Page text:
Agility dogs lacking core strength from routine physical exercise and those participating in activities like flyball may be more susceptible to one of the most common canine knee injuries.
That knee injury is a cranial cruciate ligament rupture, which is equivalent to an anterior cruciate ligament (ACL) tear in humans.
According to a research survey documenting activity and injury odds of more than 1,200 agility dogs, just about any physical exercise seems to lower the risk of rupturing the ligament, but some exercises seem to increase the risk. In addition, the size and shape of the dog — and thereby certain breeds — were also found to be at higher risk.
“Balance exercises, wobble boards, anything that improves the core strength of the dog seemed to lower the odds of a ligament tear,” said Deb Sellon, a Washington State University veterinarian and lead author on the study published in BMC Veterinary Research. “We found fitness matters for dogs just like it does for people, and we haven’t shown that before.”
Sellon is also the founder of the university’s Agility Dog Health Network, which was accessed in the study. By using odds ratios, which is essentially a statistical risk assessment, Sellon and Denis Marcellin-Little, a veterinary orthopedic specialist with University of California, Davis, looked for trends in 1,262 agility dogs — 260 that tore the ligament and 1,002 dogs that did not.
In addition to balance and core strengthening exercises activities like dock diving, barn hunt and scent work are associated with a decreased rate of ligament rupture, too.
While regular activity, like swimming, playing fetch or frisbee, walking or running didn’t increase the risk of injury, it didn’t lower the odds either.
Surprisingly, dogs that competed more frequently in agility events and competed at a higher level on more technically rigorous types of courses were less likely to rupture their cruciate ligaments.
The only physical activities that increased the odds of injury were short walks or runs over hilly or flat terrain on a weekly basis, and many of those injuries were in dogs early in their agility career that lacked core strength from routine physical exercise or at times, rest days.
Training or competing in the new and popular dog sport flyball was found to be the riskiest activity of all activities evaluated in the survey. Agility dogs that also engaged in the sport of flyball were nearly twice as likely to rupture the ligament as compared to other dogs. Nearly 12% of dogs reported to play flyball ruptured the ligament.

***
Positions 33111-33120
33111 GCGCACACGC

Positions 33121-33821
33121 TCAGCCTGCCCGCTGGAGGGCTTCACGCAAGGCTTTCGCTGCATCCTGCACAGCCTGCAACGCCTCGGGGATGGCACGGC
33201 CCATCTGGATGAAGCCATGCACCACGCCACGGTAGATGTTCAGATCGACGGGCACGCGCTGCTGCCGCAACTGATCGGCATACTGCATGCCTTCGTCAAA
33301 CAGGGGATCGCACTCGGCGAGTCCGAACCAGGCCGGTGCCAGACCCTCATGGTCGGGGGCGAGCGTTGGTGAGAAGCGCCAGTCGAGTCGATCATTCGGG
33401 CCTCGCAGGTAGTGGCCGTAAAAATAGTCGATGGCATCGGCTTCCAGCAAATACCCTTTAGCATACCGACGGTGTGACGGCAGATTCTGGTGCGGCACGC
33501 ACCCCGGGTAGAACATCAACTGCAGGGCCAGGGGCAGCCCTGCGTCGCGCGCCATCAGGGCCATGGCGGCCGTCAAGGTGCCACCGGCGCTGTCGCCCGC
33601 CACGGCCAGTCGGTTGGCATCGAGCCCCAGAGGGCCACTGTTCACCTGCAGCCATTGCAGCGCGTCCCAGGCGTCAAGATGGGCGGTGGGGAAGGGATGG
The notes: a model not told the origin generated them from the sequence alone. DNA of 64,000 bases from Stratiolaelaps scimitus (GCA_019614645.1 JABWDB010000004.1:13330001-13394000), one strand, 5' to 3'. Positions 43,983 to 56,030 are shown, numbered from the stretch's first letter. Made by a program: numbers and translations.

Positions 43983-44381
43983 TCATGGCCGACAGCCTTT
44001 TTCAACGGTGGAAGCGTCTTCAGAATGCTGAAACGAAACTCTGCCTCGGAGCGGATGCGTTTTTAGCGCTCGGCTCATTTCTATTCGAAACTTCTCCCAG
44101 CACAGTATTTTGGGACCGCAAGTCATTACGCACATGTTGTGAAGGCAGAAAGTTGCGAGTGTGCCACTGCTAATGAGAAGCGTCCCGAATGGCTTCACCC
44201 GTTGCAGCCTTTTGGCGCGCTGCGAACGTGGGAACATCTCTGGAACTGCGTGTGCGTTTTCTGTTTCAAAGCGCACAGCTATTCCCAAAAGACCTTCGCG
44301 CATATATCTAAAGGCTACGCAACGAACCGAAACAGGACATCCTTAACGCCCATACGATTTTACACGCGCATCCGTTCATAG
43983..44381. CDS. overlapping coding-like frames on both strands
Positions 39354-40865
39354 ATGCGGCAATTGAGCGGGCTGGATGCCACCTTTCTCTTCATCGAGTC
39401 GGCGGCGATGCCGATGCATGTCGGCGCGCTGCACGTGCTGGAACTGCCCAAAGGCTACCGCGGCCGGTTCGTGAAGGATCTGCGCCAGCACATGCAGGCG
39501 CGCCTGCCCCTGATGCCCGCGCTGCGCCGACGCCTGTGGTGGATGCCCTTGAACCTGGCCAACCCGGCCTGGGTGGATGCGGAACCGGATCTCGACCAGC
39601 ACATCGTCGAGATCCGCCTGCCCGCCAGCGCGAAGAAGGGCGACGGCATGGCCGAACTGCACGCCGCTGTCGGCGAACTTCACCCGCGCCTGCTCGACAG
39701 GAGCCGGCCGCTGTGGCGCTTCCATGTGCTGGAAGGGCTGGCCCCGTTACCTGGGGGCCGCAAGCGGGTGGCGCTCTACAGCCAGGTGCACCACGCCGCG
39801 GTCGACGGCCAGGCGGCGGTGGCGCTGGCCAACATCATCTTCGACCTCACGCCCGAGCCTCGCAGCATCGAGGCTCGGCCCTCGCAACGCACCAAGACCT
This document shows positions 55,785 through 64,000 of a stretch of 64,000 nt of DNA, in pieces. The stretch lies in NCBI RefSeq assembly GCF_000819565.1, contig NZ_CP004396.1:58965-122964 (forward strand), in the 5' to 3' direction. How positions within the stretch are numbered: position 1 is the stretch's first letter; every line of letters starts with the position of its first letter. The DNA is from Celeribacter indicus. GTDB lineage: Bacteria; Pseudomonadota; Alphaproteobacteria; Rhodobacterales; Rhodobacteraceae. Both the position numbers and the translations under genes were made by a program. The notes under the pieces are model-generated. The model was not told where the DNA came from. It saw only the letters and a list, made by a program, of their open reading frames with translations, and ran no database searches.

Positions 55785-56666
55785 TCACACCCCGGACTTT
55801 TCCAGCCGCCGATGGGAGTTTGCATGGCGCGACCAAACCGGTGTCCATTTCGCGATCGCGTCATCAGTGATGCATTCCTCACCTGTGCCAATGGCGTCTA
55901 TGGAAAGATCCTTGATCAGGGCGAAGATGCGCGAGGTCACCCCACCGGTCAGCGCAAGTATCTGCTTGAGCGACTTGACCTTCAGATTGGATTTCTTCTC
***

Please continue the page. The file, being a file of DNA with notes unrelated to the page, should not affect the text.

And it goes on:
The survey confirmed some long-standing and well-accepted risk factors as well. In particular, female dogs spayed before the age of one were almost twice as likely to rupture the ligament compared to dogs that were spayed after their first birthday. Sellon said this is believed to reflect the importance of hormones in developing strong ligaments in young animals.
Trends were also identified among certain breeds.
Survey results indicated Australian shepherds and Labrador retrievers were more than twice as likely to rupture the ligament. Rottweilers and Australian cattle dogs were more than four times as likely to tear the ligament.
Marcellin-Little speculates that could have something to do with the shape of the dog, and maybe its tail.
“Larger dogs doing agility tend to be less balanced, so it is not surprising a Rottweiler or Australian Shepherd may be at a higher risk of a rupture compared to smaller breeds,” he said. “The tail could also be a factor; the tail has been proven very important for cheetahs and you can imagine it has a role to play in the overall balance of the dog.”
Marcellin-Little said there is still a great deal of research that needs to be completed, but the survey gives veterinarians a place to start.
“This research decreases uncertainty; it doesn’t bring certainty, but this one study could provoke thoughts and help us look at potential research areas to target moving forward,” he said. “That is the type of research that the Agility Dog Health Network is planning to support.”